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On September 25, the Pennsylvania Department of Banking and Securities adopted provisions regarding mortgage servicing regulations. Among other things, the regulations clarify the definition of a “COVID-19 related hardship,” establish general disclosure requirements, and provide early intervention and loss mitigation procedures and options. Specifically, the regulations establish that until October 22, 2022, a servicer must, after establishing live contact for borrowers not in forbearance programs, inform them that forbearance programs are available for those experiencing a “COVID-19-related hardship” and must list and describe these forbearance programs and the actions the borrower must take to be evaluated for the programs, among other things. Additionally, for borrowers in forbearance programs at the time of live contact, servicers, until October 22, 2022, must provide the end date of the borrower’s current forbearance program, a list and description of the types of forbearance extensions, and a way that the borrower can find contact information for homeownership counseling services, among other things. The regulations also establish loss mitigation procedures in that a servicer may offer a borrower a loss mitigation option based upon evaluation of an incomplete application, provided that certain criteria are met. In addition, the regulations create certain Covid-19-related loan modification options, such as a loan modification can be made available to borrowers experiencing a Covid-19-related hardship. The regulations are effective immediately.
On September 16, the FDIC issued FIL-67-2021 to provide regulatory relief to financial institutions and help facilitate recovery in areas of Pennsylvania affected by Hurricane Ida. The FDIC acknowledged the unusual circumstances faced by institutions in affected areas, and suggested institutions take certain steps to meet the needs of their communities and keep the FDIC informed of business impacts. These steps include (i) working with borrowers to adjust or alter loan terms in a safe and sound manner; (ii) identifying potential community development activities to revitalize or stabilize the disaster area (which the FDIC noted may receive favorable CRA consideration); (iii) monitoring potentially impacted municipal securities and loans; (iv) notifying the FDIC of delays in meeting filing and publishing requirements, or in the event temporary banking facilities are needed; and (v) processing consumer requests under Regulation Z for a waiver or modification of the three-day rescission period for dwelling-secured loans in the event of a “bona fide personal financial emergency.”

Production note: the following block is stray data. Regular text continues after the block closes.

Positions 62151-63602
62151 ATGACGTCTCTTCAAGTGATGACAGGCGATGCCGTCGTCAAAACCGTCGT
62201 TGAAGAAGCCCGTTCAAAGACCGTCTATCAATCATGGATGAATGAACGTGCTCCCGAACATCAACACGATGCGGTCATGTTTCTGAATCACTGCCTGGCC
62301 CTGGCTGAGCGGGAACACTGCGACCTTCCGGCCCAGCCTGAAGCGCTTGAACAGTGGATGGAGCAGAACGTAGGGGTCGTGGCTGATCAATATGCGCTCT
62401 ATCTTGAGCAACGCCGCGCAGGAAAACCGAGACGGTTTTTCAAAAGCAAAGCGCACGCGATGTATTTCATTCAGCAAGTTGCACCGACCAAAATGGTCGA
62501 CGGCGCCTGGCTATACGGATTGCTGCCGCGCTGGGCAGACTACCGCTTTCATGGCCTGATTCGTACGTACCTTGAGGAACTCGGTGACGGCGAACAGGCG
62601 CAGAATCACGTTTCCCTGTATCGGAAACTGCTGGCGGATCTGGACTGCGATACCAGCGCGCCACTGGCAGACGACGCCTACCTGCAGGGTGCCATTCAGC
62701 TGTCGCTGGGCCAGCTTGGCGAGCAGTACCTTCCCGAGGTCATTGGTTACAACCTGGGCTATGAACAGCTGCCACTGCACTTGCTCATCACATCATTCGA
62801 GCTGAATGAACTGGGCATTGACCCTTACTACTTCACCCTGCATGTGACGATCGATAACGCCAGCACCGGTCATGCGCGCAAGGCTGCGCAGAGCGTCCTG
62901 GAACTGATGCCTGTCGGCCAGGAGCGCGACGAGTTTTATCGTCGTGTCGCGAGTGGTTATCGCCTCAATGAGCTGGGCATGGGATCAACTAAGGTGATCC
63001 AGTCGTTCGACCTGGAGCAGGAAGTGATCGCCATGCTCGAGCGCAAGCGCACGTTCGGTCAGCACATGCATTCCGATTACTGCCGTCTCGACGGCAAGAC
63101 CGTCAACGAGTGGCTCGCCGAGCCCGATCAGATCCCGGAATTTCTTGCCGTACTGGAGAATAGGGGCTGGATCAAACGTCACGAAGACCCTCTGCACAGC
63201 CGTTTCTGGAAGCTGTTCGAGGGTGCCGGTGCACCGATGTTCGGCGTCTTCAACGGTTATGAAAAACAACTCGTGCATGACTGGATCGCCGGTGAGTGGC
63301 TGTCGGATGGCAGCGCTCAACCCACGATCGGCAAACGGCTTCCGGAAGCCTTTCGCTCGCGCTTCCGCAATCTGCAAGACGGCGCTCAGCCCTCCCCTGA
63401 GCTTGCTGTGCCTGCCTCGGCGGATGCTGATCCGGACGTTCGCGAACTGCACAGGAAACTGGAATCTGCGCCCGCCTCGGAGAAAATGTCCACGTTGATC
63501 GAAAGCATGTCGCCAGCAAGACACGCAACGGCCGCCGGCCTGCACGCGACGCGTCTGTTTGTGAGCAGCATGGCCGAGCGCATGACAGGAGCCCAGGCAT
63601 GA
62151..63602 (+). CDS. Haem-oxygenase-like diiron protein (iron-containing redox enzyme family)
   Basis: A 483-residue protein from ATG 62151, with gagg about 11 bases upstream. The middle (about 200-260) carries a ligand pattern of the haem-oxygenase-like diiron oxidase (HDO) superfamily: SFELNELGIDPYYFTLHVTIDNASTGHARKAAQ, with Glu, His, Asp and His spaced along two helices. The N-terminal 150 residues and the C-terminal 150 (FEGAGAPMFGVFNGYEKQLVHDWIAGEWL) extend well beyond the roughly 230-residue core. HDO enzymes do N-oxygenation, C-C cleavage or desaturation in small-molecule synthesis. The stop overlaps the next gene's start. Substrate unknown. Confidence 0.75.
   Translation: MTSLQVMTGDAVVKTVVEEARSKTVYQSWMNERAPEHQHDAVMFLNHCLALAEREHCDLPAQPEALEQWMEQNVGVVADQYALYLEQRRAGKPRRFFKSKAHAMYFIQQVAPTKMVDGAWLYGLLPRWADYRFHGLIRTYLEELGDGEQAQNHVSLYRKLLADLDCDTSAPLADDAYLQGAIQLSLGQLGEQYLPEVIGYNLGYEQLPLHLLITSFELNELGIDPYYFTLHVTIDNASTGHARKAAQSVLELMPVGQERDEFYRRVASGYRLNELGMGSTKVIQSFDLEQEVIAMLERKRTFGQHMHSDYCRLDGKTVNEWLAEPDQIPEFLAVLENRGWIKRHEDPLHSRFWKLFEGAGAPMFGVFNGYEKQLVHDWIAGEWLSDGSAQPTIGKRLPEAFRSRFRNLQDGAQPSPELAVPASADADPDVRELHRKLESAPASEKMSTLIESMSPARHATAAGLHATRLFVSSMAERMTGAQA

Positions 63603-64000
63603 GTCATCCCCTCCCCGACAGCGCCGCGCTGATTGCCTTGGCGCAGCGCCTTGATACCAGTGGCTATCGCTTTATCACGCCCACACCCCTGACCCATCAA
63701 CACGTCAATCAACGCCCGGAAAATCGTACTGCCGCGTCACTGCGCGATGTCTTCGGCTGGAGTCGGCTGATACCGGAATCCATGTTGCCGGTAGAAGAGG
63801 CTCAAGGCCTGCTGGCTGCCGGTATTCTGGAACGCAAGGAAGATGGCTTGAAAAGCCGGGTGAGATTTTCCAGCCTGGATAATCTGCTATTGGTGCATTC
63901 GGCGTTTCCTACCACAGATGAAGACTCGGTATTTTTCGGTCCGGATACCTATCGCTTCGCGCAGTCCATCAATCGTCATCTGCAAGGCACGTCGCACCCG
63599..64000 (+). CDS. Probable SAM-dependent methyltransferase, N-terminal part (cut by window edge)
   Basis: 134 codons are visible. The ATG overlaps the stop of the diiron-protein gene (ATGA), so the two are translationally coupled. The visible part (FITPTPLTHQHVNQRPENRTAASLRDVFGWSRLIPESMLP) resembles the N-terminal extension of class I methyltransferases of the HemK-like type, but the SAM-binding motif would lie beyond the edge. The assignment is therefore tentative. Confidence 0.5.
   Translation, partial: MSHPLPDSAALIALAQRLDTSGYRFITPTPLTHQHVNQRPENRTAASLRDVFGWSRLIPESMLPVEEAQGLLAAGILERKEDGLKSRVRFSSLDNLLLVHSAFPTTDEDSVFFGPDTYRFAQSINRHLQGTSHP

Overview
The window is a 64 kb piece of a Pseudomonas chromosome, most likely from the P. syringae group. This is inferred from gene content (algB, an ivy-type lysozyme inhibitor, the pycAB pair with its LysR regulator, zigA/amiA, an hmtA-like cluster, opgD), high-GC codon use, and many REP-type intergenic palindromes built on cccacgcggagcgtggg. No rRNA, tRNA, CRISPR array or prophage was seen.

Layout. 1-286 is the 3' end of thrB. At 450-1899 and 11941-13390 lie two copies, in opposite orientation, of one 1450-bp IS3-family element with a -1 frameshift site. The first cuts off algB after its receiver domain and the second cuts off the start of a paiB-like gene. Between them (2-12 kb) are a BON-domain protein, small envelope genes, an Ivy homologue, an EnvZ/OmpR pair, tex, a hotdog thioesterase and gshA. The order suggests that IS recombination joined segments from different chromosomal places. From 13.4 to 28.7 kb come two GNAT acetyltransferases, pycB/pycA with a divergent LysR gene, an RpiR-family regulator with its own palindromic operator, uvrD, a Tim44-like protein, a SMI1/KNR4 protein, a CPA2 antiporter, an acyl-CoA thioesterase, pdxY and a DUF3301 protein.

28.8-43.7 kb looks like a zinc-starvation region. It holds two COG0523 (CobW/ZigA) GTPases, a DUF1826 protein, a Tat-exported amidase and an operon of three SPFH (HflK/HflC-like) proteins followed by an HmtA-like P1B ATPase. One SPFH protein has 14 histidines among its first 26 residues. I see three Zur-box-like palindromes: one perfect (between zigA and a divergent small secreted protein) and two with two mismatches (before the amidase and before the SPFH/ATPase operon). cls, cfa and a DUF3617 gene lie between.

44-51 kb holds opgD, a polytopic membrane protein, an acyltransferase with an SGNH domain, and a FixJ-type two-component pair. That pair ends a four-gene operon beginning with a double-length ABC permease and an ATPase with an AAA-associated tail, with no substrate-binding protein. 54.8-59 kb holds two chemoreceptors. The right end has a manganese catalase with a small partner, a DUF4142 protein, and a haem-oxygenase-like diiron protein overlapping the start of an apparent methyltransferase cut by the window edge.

On August 10, the Pennsylvania governor announced that $96 million in state grants have been awarded to small businesses impacted by Covid-19 through the Covid-19 Relief Statewide Small Business Assistance fund. The announcement notes that the second and final round of funding has opened and will run through August 28. Eligible applicants that did not receive funding in the first round do not need to reapply and will be considered in the second round. The grants may be used to cover operating expenses during the shutdown and transition to re-opening, including for technical assistance and training related to the stabilization and reopening of businesses.
On July 10, the Pennsylvania governor signed an executive order authorizing state agencies to conduct administrative proceedings remotely. State executive and independent agencies are authorized to (i) limit in-person access to administrative proceedings to protect the health and safety of agency personnel and members of the public and (ii) use video, telephonic, or other online conferencing equipment or services to conduct administrative hearings without the consent of the parties, at the discretion of the presiding officer or hearing examiner. The agencies must establish procedures for conducting in-person, video, and telephonic administrative hearings and publish them on the agency webpage. The order will remain in effect until the disaster emergency expires or is terminated.